Starring: James Franco, Amber Tamblyn, Kate Mara, Treat Williams, Kate Burton

Director: Danny Boyle

Writer(s): Danny Boyle, Simon Beaufoy

Cinematographer: Enrique Chediak, Anthony Dod Mantle

Original Score: A.R. Rahman

Running Time: 94 mins.

Danny Boyle is, without an iota of doubt, an auteur, each of his films from Shallow Grave through to Slumdog Millionaire can be marked out as Boyle films, sharing concepts, themes, tone and most strikingly his kinetic and dynamic visual style. What marks his films out as unique in a sense is that while they are all of the above they are also in the same breath hugely different, mostly set within different genres and very rarely utilizing the same set of actors, or single actor, as an auteur often does. 127 Hours follows this pattern to the T, starring James Franco with whom Boyle has never worked and concerning a story of survival (a recurring theme) that is as different from Slumdog’s story of survival as a horror film is from a comedy. This is a different genre representation of a theme Boyle clearly clings so fondly too, our will to survive by any means possible as human beings.

The story of Aron Ralston would not seem a particularly neat fit for Boyle’s kinetic and energetic style, a are-devil free spirit Ralston is/was a keen extreme sports fan who owing to a tragic turn of events becomes stuck, as his book is entitled, quite literally between A Rock and a Hard Place, meaning what follows after a typical Boyle-like flurry of split-screen and hugely energetic build up that sees Ralston cycle carelessly across mountain terrain and cliff dive into pools of water is a prolonged 80 minutes of Ralston stuck wedged in a narrow mountain crevice with his arm crushed and nowhere to move. Imagine, if you will, Buried but instead of a coffin we have rocks, and the added emotIonal thrust that this is a true story and Ralston is a much more likeable human being, if a little too cocky and care-free for his own good.

What Boyle has managed to do is craft an intimate character piece around an intense and, at times, nauseating cinema experience that sees Ralston segue from one emotion to the next without over-reacting (or over acting on Franco’s part) though to be fair given his situation it would be slightly unfair to consider any action an over-reaction! Obviously when your dealing with a film that is largely a one-hander it helps to have someone capable of being engaging to watch, despite their flaws as a person, and likeable enough to want to spend 90 minutes alone with them. Franco manages this exceptionally well, mining emotional depths previously only glimpsed in the likes of Spider-Man, this should be his break-out role and quite possibly the first to earn him an Oscar nod. He does what all the greats have managed and that is to embody a role, particularly hard when said person is a “real” person, and become Aron Ralston, making the audience forget they are watching James Franco the actor and being fully immersed in the story.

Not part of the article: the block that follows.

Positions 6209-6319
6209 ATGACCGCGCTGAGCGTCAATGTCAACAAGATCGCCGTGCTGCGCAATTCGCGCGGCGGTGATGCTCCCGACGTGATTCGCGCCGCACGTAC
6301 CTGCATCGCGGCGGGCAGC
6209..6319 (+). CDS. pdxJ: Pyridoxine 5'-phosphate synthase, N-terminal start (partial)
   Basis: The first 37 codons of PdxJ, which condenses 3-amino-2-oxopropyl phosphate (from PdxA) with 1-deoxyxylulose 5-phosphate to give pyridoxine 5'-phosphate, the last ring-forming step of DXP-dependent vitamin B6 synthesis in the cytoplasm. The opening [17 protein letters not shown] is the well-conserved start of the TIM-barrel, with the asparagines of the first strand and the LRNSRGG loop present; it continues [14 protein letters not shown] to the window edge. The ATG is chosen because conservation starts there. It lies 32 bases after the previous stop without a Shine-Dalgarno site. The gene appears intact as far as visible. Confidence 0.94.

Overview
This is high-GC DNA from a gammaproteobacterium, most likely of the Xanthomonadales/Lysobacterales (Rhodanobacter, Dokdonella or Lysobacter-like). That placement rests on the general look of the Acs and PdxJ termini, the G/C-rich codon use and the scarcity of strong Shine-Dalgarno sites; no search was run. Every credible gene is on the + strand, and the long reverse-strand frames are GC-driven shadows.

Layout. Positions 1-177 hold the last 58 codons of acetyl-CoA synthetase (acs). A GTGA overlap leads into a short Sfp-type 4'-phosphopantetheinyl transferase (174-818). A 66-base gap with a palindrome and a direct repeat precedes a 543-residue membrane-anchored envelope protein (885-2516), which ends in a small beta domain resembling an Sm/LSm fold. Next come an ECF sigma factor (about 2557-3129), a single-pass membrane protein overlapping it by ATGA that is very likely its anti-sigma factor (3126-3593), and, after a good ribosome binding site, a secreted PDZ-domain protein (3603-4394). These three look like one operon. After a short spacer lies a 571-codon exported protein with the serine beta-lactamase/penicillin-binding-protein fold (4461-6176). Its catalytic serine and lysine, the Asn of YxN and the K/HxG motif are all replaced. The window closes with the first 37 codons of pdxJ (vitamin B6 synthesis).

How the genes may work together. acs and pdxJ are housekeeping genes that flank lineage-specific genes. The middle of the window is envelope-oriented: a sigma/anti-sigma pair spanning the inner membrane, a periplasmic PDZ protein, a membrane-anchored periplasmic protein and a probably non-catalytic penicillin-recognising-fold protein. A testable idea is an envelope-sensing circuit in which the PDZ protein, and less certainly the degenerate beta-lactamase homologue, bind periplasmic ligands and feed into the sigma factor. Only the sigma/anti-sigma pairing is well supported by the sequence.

To flesh out the story, and running time, Boyle intercut’s using his plethora of tricks, jump-cuts, split-screen, excellent use of lighting (helped no end by Anthony Dod Mantle once more), and it is here oddly enough that the film has a tendency to lose its way if only sporadically and for minutes at a time. It is commendable that the decision to shoot Aron’s hallucinations/dreams/visions as a sequential story is resisted, with glimpses of various family/friends/colleagues/lovers being shown offering up a basis for the kind of person that Aron is rather than another narrative strand, however it is largely unsuccessful and fails to engage against the convincing turn by Franco himself, distracting from his circumstance somewhat and staggering the tension as it builds and is often cut-short for another vision.

Thankfully this is not enough to diminish the film in a substantial way, rather it suggests Boyle wasn’t quite sure how to handle a story that while gripping needed foundation in character development and decided to experiment, an approach that bears little fruition on this occasion but is commendable none-the-less with the aspect that work, working beautifully such as the devastation of a storm that is shot with the style and verve you would expect of a master in his prime. Only a handful of directors are able to really shake up a film with the visuals and in the final third when Ralston has to do the unimaginable, with a pair of pliers and a blunt pen-knife, that I am sure you have heard about you will be wincing appropriately while you yearn for the man to free himself, not an easy watch but a kinetic and frenzied one that is in a class of its own on the most part.


The story of Aron Ralston is at once an odd and a perfect fit for Boyle’s inimitable style and kinetic visuals, it is exactly this that makes 127 Hours a riveting and harrowing watch, there are elements that don’t quite gel but on the whole this is a commendable and unique study of the strength of the human spirit.